Picture this: you’re trying a new and ambitious recipe, there are lots of ingredients required and they are all strewn about your kitchen, you’re sauteing the onion hoping to get the garlic chopped and coriander seeds crushed in time to add them before the onion gets too brown. Oh, and your hair is a mess, you have a sweaty upper lip and you forgot to put on your trusty apron.
Even when you know your way around the kitchen, it never hurts to rediscover basic cooking skills. Mise en place means “put in place” and is more than just an important cooking technique, it’s a way of life!
Now, imagine that you’re trying that same ambitious recipe. Every hair on your head is in place, your kitchen is orderly and efficient, and you navigate through the recipe’s instructions with ease, adding your prepared ingredients at exactly the right time. You know what to do next because you read the recipe in its entirety before you even preheated the oven.
The world’s best chefs, dedicated culinary students, and accomplished home cooks all swear by mise en place because it makes the cooking process go smoothly. To practice mise en place means to commit to the upfront time investment needed to make your cooking more relaxing, keep your kitchen orderly, and ultimately get the best results.
How to Practice Mise en Place:
- Read your recipe completely through. Be sure you understand all the steps and know how to do everything required.
- Take inventory of your fridge and your kitchen pantry. Make a shopping list with everything you’ll need for the recipe and shop for the ingredients.
- Take out all of the pots, pan, utensils and any special equipment you’ll need for your recipe.
- When you scan the recipe’s ingredient list, you’ll see things like “1 onion, finely chopped” or “4 apples, peeled, cored, and cut into wedges.” Before you begin to cook, chop and prepare all of your fresh meats and produce. As you prepare them, place them into individual little bowls lined up in the order you’ll use them. Or, if the recipe groups ingredients together, you can put those ingredients together in a bowl. For instance, if you’ll be adding chopped garlic and a bunch of spices to a pot at the same time, you can put them together.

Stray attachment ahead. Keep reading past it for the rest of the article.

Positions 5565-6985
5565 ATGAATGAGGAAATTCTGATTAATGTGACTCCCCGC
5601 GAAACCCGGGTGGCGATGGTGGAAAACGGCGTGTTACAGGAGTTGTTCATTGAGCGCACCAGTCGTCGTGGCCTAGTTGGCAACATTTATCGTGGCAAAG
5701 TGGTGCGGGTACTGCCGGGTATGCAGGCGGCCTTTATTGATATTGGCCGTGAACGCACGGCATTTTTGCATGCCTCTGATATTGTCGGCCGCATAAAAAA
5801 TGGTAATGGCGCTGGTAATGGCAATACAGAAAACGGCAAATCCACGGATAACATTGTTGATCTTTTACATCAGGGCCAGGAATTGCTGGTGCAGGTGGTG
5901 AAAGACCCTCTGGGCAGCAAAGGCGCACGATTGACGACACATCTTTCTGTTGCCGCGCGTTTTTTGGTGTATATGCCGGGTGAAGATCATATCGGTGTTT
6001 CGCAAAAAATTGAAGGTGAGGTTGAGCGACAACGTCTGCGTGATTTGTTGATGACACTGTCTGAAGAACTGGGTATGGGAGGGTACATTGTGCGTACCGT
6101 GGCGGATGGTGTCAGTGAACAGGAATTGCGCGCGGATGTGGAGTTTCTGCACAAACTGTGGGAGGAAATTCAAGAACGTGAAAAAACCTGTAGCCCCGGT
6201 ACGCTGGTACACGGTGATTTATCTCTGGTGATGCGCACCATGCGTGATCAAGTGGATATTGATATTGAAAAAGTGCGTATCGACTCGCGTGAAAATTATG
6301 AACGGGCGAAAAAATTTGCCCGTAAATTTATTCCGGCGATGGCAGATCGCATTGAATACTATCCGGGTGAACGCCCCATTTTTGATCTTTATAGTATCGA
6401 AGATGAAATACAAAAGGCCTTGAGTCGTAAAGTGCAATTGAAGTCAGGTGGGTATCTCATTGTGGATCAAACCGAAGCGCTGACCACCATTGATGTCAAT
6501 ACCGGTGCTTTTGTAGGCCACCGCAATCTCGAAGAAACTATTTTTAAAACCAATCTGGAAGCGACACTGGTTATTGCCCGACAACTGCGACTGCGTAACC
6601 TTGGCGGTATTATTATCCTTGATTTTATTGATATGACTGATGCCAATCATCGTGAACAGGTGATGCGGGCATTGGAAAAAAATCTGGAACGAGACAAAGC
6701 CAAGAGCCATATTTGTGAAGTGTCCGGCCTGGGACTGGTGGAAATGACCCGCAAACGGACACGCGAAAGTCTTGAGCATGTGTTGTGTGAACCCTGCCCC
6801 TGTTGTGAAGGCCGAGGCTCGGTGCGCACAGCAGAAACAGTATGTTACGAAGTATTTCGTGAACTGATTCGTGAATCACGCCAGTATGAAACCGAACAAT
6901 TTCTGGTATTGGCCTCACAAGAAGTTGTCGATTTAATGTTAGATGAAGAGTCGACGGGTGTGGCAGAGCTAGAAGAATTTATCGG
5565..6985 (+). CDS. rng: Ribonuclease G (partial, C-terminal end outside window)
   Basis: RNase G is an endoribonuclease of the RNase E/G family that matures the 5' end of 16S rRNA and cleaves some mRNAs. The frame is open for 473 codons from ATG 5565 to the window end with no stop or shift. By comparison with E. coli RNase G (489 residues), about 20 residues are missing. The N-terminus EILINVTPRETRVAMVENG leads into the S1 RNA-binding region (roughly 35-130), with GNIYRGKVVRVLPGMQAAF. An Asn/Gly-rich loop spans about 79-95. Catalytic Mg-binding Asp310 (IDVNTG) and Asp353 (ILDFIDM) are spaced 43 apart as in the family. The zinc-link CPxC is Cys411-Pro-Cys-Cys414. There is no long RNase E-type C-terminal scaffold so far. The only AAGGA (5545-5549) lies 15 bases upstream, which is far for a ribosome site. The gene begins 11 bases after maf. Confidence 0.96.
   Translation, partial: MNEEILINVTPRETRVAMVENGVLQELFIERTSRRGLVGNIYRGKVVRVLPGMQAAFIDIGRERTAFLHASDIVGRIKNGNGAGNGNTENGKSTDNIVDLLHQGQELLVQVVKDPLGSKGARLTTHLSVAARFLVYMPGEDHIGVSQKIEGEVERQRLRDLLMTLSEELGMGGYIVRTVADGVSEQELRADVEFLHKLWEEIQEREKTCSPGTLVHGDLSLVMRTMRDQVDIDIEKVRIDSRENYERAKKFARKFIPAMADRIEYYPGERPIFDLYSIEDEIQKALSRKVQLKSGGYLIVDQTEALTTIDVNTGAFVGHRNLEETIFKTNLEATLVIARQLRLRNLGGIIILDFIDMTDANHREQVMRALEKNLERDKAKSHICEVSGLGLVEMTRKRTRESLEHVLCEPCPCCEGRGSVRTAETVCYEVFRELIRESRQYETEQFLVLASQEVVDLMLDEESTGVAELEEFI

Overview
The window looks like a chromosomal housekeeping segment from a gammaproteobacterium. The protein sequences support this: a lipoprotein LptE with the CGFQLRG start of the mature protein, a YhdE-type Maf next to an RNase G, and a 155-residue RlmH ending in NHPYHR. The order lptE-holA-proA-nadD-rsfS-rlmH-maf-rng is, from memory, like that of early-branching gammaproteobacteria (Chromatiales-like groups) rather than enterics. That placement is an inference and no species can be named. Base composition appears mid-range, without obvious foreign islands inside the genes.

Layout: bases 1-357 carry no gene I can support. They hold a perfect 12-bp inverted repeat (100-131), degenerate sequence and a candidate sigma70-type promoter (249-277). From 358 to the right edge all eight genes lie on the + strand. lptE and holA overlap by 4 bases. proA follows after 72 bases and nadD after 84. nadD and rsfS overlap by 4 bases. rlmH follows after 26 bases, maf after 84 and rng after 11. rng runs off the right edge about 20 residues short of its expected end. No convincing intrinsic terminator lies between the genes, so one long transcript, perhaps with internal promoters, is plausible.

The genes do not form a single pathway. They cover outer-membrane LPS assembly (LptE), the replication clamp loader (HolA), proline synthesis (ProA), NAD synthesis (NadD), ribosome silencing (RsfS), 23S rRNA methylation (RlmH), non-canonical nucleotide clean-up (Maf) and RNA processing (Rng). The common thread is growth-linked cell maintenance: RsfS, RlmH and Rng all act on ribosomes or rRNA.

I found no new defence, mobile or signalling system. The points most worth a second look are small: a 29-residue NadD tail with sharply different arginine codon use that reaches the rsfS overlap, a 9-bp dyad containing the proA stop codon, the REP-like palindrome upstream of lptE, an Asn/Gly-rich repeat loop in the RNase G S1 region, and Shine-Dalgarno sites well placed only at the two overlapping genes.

- Measure all of the spices and seasonings out ahead of time and put them into small bowls or ramekins so they’re ready to go.
- Once you’ve prepared, measured and organized all of your ingredients, you can begin cooking.
The best professional kitchens use mise en place religiously to help get numerous dishes out in an orderly and timely manner. The next time you visit a restaurant with an open kitchen, check out what’s going on back there. Even though the pace may be frenzied, the menu’s ingredients are likely organized and were prepared earlier in the day to make the kitchen run smoothly.
With the holidays approaching, you’ll be putting your kitchen to work making new recipes and trying to get everything timed properly. Take a cue from the pros – mise en place will ensure you get great results!